The Best Part of Your Day

By Shanell Mouland, Blogger at GoTeamKate.com

KateIf our Kate was to sit quietly beside me on any given day you might never know she was different.  Her eyes are impossibly blue and her blonde hair is cut just above her chin with bangs framing her angelic face.  She is tall for her age; almost four.  For all intents and purposes she could, potentially, appear ‘normal’ if there is such a thing.

If you look closer you will see she that her blonde hair is wild about her head for lack of brushing, because brushing hurts and she wears a well-worn bright red Teenage Mutant Ninja Turtles t-shirt, because change is hard.  In her mouth is a chewy tube that helps her regulate a need to chew and in her tiny hand is Master Splinter, the Sensei of the aforementioned turtles.

She is likely up on her toes, bouncing or spinning.  If she is happy her arms are flapping. She is usually happy. The idea of her sitting quietly is almost humorous to us now.

She may be repeating a comforting phrase.  She has acquired much language even if she cannot always use it properly.

“Wet’s do dis.” (Let’s do this) A phrase she’s pulled from her turtle show, no doubt.

Kate has autism and she’ll be the best part of your day.

Grace, our eldest daughter (5) and Kate’s best friend will often have one hand at the ready, for when Kate sees fit to take off.  She is young and quick and can often capture her sister before me.  You’ll see this scenario play out whenever we are in public.  I’ve often said the four words Grace utters most in public are:  “Mama, she’s getting away!”

My husband and I make every effort to do things as a family.  If we feel Kate will be overwhelmed we obviously give her a pass and she can spend some down time with her grandparents, however, if we feel Kate will enjoy any given excursion, look out, because she is coming.

Our family loves a certain Japanese restaurant in our city.  Do I call ahead and warn them we are coming? No.  Do I announce on social media that we will be there in case someone was planning a quiet dinner?  No.  We attend the restaurant with our family just like you would.

Yes, Kate will most likely not sit in her seat.  She will probably visit most tables in the restaurant anxious to show off her turtle figure.  She will explore the textures of the seats and the tablecloths and the curtains.  She will protest loudly when she is not allowed in the kitchen.  She will make sure each patron eating dinner that evening is fully aware of her presence.  She will call the women, Mama and the men, Daddy and she will hug more than a few.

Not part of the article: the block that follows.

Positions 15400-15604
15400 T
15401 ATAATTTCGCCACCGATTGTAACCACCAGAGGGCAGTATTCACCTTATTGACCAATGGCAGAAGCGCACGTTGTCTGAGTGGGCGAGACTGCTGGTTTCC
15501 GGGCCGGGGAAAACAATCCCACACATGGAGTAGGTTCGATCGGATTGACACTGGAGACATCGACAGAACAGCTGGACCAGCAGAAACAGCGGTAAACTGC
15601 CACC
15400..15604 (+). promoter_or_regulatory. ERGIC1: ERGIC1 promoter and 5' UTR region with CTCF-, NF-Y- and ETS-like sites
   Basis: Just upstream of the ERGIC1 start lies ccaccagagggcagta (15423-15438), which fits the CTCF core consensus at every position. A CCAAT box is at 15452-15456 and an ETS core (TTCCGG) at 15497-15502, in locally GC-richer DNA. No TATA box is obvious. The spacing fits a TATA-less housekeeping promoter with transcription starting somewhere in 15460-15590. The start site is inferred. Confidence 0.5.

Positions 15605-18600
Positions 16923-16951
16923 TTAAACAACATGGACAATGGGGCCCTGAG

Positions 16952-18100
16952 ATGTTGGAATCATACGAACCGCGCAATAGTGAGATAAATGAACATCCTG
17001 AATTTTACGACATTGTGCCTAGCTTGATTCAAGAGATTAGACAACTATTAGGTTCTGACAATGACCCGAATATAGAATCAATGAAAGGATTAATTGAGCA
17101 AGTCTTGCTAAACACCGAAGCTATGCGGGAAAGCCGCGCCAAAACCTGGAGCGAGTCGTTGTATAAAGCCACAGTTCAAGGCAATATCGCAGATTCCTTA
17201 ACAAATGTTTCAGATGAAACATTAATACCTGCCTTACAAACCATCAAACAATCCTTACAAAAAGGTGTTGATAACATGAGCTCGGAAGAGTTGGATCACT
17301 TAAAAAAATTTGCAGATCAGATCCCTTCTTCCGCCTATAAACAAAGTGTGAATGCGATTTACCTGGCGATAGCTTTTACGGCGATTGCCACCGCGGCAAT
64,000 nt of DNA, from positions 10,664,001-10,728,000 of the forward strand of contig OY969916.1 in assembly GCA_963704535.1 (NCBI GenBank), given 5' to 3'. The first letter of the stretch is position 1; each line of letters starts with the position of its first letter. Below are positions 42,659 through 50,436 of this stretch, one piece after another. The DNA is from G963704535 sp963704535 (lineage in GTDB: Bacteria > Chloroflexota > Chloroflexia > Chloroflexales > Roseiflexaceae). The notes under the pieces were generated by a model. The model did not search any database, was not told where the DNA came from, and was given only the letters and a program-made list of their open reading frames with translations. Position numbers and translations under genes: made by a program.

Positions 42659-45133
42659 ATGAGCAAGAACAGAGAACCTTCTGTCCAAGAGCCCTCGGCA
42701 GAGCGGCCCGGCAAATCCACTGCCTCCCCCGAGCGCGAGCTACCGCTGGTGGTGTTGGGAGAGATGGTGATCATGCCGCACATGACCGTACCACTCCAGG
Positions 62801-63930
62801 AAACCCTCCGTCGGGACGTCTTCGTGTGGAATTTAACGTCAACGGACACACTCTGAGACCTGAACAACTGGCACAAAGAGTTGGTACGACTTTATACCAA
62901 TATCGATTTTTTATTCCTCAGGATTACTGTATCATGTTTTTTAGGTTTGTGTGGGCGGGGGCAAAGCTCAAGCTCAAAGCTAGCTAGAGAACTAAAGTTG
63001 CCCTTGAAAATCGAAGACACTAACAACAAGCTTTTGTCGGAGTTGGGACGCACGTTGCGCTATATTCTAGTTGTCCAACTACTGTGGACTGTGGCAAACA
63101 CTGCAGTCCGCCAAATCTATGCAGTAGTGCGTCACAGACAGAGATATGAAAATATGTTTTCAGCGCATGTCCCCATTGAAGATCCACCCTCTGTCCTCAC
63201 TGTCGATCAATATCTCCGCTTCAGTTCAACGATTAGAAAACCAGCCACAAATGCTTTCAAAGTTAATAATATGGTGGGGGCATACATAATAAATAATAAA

In our experience, most people will smile broadly and engage our little social butterfly.  Some will shoot us that ‘how dare you bring a child to a restaurant like this’ look and some will stare at us with pity.

As we enjoy our Sushi and Tempura and some great conversation with the folks at table five about autism and our family, the woman at table nine purses her lips and sips her wine annoyed that mid-miso soup she was privy to Kate yelling to the chef clear from our table:  “Dat your hat, daddy?  I have dat hat?”  Her husband seems oblivious to her annoyance and taps on his phone while murdering his teriyaki.

Table five dissolves into laughter at Kate’s cute request for the chef’s hat.  They order more wine and ask Kate which turtle is her favorite.

Table nine gets up and leaves.  They pay their check with a disapproving glance from the Mrs. towards us.

Honestly, who brings someone like that woman out to a public restaurant where a family is trying to enjoy a meal, anyway?

And then I hear:  “Mama, she’s getting away!”

 

Shanell Mouland is a mother, teacher and writer from New Brunswick, Canada. When she isn’t advocating for the rights of individuals with autism she is writing a children’s book called: Sunny and Sinclair. She is actively seeking a publisher because the three full time jobs mentioned earlier take a lot of time away from important things like coffee drinking and relaxing. She can be reached through her website: goteamkate.com.


Learn more about The Arc’s activities for Developmental Disabilities Awareness Month at www.thearc.org/lets-go-out, and join our March 29 event on Facebook.